U.S. House considers farm bill extension, leaving aside needed reforms

Earlier in July, the U.S. House Agriculture Passed its version of the next farm bill, but did so without including needed conservation protections for highly erodible soil, wetlands, and native prairie and grasslands.  At that time, we were hopeful beneficial amendments could improve the bill when it reached the House floor–just like took place in the Senate.

But now, time is running out to pass a new farm bill given the coming August recess and looming September 30 deadline when the current farm bill expires.  The current drought, which is creating serious problems for farmers–especially livestock producers–has also made the situation more urgent.

In the last few days, leadership in the U.S. House has hastily pulled together a one-year extension of the farm bill that would provide disaster assistance but also cut funding for important conservation programs and delay actions on critical farm program reforms Congress has been discussing all year.

Take action:  The Iowa Environmental Council has prepared an action alert allowing you to tell your Representative you expect Congress to pass a full, final farm bill this year.

Specifically, the one year extension the House is considering would:

  • Reduce funding for important conservation programs by $760 million over 10 years,
  • Provide no funds for a wide range of farm programs supporting rural economic development, renewable energy, organic agriculture, local food, and beginning and minority farmer programs, and
  • Continue $5 billion in annual spending for the direct payment program the U.S. Senate and House Agriculture Committee have agreed should end in the next farm bill.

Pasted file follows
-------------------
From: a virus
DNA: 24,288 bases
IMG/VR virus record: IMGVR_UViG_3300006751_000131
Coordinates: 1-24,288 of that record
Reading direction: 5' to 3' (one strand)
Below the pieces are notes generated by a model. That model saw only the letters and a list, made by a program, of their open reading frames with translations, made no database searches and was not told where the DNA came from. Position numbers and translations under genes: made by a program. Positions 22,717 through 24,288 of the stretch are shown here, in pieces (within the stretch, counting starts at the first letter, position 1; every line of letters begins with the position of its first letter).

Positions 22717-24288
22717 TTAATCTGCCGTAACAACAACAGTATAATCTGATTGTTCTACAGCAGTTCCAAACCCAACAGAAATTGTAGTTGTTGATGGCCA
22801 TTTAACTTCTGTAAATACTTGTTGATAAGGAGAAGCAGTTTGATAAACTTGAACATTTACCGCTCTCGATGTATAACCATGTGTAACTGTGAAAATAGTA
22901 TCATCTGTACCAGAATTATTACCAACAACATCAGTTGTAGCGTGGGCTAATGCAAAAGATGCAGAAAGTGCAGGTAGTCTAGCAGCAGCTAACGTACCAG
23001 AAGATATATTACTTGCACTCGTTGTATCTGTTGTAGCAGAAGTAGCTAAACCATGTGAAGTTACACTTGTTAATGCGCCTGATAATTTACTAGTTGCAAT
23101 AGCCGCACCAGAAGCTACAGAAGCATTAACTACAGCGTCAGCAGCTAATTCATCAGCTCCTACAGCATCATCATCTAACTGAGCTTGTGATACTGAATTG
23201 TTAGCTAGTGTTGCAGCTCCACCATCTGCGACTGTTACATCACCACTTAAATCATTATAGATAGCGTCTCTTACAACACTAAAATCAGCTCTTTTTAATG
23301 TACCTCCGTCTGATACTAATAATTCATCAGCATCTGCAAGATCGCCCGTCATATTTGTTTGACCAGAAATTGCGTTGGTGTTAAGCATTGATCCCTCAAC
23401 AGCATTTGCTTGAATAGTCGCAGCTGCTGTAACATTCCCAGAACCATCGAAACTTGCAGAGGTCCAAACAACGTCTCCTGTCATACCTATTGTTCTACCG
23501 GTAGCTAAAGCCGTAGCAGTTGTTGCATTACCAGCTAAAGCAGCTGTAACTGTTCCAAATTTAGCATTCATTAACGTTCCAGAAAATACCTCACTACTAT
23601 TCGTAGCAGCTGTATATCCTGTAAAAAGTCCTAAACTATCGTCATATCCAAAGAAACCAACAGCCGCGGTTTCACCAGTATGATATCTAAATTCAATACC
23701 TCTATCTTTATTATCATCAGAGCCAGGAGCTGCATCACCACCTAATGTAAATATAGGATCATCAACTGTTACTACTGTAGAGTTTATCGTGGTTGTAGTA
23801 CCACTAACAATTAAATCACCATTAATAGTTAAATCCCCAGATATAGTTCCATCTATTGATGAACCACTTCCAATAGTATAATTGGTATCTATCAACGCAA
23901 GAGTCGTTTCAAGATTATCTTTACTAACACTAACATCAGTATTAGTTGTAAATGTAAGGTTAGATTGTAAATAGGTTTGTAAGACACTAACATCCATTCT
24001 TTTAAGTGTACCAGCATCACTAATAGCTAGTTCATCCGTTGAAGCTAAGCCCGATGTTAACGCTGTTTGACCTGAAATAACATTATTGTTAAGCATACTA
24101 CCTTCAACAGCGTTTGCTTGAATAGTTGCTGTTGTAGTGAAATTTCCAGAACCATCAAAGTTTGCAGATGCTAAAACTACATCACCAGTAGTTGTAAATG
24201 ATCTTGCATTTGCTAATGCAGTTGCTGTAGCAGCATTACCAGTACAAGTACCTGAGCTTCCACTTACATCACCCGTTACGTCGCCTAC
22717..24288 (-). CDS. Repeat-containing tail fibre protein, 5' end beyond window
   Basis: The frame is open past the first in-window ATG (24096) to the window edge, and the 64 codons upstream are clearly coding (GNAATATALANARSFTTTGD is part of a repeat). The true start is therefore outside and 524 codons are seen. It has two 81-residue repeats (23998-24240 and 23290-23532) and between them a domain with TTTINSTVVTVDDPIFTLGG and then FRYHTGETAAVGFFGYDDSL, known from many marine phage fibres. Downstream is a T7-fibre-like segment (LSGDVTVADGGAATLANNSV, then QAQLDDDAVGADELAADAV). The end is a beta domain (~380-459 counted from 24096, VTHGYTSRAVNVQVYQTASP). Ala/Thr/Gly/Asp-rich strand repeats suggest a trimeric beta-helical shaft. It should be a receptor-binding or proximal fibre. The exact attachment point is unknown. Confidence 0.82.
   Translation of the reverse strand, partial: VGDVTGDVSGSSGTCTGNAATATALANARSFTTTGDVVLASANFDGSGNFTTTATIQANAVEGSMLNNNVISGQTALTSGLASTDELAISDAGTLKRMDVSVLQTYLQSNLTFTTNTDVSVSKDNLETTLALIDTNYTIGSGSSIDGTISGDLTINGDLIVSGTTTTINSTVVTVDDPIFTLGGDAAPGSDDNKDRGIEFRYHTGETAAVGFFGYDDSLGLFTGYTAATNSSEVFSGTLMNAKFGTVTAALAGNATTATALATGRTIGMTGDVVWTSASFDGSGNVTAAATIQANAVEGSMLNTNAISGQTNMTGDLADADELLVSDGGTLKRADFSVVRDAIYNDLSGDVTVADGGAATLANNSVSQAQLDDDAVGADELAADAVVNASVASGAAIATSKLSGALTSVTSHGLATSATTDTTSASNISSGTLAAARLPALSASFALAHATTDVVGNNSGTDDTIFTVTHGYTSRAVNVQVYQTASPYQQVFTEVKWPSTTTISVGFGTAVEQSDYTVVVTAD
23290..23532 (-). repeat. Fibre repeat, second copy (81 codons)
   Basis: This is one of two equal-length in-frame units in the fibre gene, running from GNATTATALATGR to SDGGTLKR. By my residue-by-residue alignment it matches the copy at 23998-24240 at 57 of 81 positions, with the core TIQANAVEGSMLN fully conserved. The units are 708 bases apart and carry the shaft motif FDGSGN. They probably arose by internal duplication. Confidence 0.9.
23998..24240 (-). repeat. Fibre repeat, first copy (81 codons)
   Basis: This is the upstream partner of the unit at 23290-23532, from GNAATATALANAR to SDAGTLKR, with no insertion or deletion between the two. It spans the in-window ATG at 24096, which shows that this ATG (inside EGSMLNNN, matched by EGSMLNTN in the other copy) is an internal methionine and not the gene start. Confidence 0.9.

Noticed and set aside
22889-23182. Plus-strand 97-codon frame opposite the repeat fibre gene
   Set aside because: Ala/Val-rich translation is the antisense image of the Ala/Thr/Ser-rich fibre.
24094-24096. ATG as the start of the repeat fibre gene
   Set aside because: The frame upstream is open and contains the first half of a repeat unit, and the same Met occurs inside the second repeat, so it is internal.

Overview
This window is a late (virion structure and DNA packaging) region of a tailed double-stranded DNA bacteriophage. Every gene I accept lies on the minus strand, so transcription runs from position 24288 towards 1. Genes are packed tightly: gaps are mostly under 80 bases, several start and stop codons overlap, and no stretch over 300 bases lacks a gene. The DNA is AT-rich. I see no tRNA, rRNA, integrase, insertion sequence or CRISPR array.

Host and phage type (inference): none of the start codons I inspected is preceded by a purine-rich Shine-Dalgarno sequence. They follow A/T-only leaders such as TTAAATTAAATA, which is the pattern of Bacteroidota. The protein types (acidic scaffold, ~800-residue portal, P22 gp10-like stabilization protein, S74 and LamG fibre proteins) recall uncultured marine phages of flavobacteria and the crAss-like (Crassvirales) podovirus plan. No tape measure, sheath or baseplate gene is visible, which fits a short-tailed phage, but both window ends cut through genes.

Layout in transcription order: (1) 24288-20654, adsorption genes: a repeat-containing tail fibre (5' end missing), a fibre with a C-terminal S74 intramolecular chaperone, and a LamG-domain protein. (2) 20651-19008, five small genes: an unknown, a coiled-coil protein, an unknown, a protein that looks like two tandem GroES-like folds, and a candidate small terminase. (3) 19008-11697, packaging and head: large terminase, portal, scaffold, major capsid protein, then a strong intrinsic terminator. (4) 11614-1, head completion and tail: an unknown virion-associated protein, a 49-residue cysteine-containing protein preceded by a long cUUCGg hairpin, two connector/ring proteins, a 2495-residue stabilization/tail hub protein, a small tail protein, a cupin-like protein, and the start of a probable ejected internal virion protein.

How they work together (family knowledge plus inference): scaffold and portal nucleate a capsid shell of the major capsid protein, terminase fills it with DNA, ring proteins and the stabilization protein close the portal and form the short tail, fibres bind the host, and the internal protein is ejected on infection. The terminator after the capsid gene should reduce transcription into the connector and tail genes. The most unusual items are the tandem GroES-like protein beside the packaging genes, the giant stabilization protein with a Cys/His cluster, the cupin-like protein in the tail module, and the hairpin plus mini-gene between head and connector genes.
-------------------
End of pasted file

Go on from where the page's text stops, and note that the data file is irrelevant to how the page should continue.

It is necessary for Congress to provide drought disaster assistance to farmers who need it, but paying for that assistance with cuts to conservation programs that protect the long-term productivity of the land is counterproductive in the long run.

We couldn’t express the situation any better than Gene Schmidt, who is president of the National Association of Conservation Districts, who described the situation this way (boldface added):

“We recognize farmers need aid in this emergency drought situation; however, sacrificing the very programs that help mitigate the impacts of drought and other disasters is extremely shortsighted. While we can’t control the weather, long-term conservation planning is our best defense in protecting and preserving our natural resource base for the future. I think everyone would agree that it’s better to continue to invest in conservation now, than to be forced to pay the escalated costs of repair down the road.

In a press release, the National Sustainable Agriculture Coalition, of which the Iowa Environmental Council is a member, said in a statement it “vehemently opposes” the House extension bill and laid out its reasoning in a related blog post.


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